Allen Wadsworth, born in about 1939, had at least two exhibitions in Ajijic in the 1970s and honed his carpentry and painting skills in the village prior to embarking on a long and distinguished career in Hollywood as a set painter and scenic artist for major movies and TV shows.
Wadsworth and his wife Diane are natives of Minnesota and grew up in the Montevideo area of that state. He was always good at art but only decided to pursue his talents in that field after a stint in the U.S. Navy. He spent time in the 1960s and early 1970s studying and painting, including spells in both England and Mexico. A 2014 newspaper piece says that Wadsworth also “enjoyed a stint as the general manager of an art gallery in the smokestack on the Queen Mary.”
While his precise dates in Ajijic remain unclear, Wadsworth held two exhibitions in the village. The earlier show was held at the gallery-restaurant known as El Tejabán (at Zaragoza #1), then run by Jan Dunlap. That show opened on 20 May 1973 and featured acrylics and oils. The newspaper account described Wadsworth as a watercolorist who had studied at several art schools in the U.S. and exhibited in many galleries.
Three years later, Jan Dunlap had a new gallery in Ajijic, at 16 de Septiembre #9, the Wes Penn Gallery, named for her former artist husband. The exhibit that opened on 21 February 1976 was a two-person show, combining photos by Sylvia Salmi with 14 of Wadsworth’s oil paintings. (It was followed by a solo show of works by Synnove (Shaffer) Pettersen.)
A newspaper interview in 2014 quotes Wadsworth as saying, in relation to Mexico, that “I taught in an art gallery and made frames and after I got back from Mexico a friend hooked me up with the studios as a scenic artist.”
From Ajijic, Wadsworth was apparently thrown into the deep end as a set painter with some of Hollywood’s biggest names. His first project was the 1976 film, A Star is Born, which won Barbra Streisand an Academy Award for Best Original Song. After that, Wadsworth worked on The Outlaw Josey Wales, directed by and starring Clint Eastwood, and released later that year. Working in the era before CGI (computer-generated imagery), all special effects had to be achieved through craftsmanship and skilled painting.
Wadsworth worked on numerous other major movies including Arthur (1981), Protocol (1984), The Goonies (1985), Dick Tracy (1990), Hook (1991), Casper (1995), Eraser (1996), Men in Black (1997), Viva Rock Vegas (2000), Scary Movie (2000), Dragonfly (2002), Hidalgo (2004). He also worked on several well-known TV shows including Roots mini-series (1977), The Love Boat (1977-1987), The Dukes of Hazzard (1979-1985), Hotel (1983-1988), Falcon Crest (1981-1990).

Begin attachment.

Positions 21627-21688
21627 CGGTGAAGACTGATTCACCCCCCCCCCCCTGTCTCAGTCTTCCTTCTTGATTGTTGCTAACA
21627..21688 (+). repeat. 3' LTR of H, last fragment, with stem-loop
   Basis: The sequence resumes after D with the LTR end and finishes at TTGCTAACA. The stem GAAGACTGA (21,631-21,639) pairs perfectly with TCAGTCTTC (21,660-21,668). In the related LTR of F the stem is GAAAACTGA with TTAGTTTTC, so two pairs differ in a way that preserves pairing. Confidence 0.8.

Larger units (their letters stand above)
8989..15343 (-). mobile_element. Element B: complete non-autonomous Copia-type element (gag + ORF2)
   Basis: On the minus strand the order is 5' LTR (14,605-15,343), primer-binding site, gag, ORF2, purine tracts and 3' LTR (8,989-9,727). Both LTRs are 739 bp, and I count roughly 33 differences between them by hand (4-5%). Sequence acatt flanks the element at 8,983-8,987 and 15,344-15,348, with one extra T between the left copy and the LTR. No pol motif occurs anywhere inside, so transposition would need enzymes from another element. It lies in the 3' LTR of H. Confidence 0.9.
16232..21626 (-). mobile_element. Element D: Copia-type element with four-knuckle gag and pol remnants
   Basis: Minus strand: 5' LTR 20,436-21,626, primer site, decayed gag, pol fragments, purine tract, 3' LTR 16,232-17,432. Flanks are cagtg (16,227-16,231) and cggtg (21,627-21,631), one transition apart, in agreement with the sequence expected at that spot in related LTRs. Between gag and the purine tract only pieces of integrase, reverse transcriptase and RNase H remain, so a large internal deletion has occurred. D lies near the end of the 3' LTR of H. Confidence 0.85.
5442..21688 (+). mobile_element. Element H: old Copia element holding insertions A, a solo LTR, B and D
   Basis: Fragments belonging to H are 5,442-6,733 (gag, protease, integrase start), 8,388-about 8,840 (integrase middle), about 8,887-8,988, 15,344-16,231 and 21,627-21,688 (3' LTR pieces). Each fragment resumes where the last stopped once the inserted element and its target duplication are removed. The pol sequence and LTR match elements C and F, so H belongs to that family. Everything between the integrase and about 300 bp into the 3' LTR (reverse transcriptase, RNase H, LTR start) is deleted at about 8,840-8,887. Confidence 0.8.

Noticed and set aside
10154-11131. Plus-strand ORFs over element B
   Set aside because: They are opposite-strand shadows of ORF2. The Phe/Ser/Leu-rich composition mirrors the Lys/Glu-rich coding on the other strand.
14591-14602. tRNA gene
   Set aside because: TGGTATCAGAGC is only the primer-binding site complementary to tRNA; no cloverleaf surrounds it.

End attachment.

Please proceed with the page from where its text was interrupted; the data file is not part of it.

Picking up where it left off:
Of all these projects, Wadsworth’s favorite was Hook (1991), the cast of which featured such stars as Dustin Hoffman, Robin Williams and Julia Roberts. In addition to painting the Lost Boys’ treehouse in Neverland, Wadsworth painted the sky and clouds on the nursery walls and the huge, menacing crocodile that falls on Captain Hook in the movie’s final scene.
Away from his work on movies (for which he rented accommodation, as and when needed, in Los Angeles) Wadsworth and his wife, Diane, lived with their children in the northern California town of Alturas. Between movies, Wadsworth continued to paint, with occasional gallery shows to sell paintings in northern California, Idaho, Nevada and Washington.
After painting sets and scenery for 25 years, Wadsworth retired with his wife, Diane, to Iowa where he has a studio at Spirit Lake. Paintings spanning 45 years of work were exhibited in his solo show of 21 watercolors and 51 oils, “Paintings by Allen Wadsworth,” at The Pearson Lakes Art Center in Iowa which ran for two months from 17 July 2014.
- Guadalajara Reporter: 19 May 1973; 21 February 1976.
- Rylan Howe. 2014. “Honing his art in Hollywood” in Okoboji magazine September/October issue.
- Doris Welle. 2014. “Wadsworth’s art showcased at PLAC” in Dickinson County News, Tuesday, July 15, 2014.
Sombrero Books welcomes comments, corrections or additional material related to any of the writers and artists featured in our series of mini-bios. Please use the comments feature at the bottom of individual posts, or email us.
Tony Burton’s books include “Lake Chapala: A Postcard History” (2022), “Foreign Footprints in Ajijic” (2022), “If Walls Could Talk: Chapala’s historic buildings and their former occupants” (2020), (available in translation as “Si Las Paredes Hablaran”), “Mexican Kaleidoscope” (2016), and “Lake Chapala Through the Ages” (2008).